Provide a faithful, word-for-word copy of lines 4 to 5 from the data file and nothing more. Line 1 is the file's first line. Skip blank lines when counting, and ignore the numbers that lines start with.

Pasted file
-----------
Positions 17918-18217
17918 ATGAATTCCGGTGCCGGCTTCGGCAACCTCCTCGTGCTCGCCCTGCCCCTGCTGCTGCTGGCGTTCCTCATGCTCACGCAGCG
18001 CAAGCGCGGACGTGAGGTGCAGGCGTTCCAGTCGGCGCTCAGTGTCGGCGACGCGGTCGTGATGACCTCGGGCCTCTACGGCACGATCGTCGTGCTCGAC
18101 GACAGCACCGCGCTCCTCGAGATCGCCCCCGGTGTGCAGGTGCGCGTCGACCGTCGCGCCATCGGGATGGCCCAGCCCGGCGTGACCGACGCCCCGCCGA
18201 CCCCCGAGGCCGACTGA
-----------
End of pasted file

18101 GACAGCACCGCGCTCCTCGAGATCGCCCCCGGTGTGCAGGTGCGCGTCGACCGTCGCGCCATCGGGATGGCCCAGCCCGGCGTGACCGACGCCCCGCCGA
18201 CCCCCGAGGCCGACTGA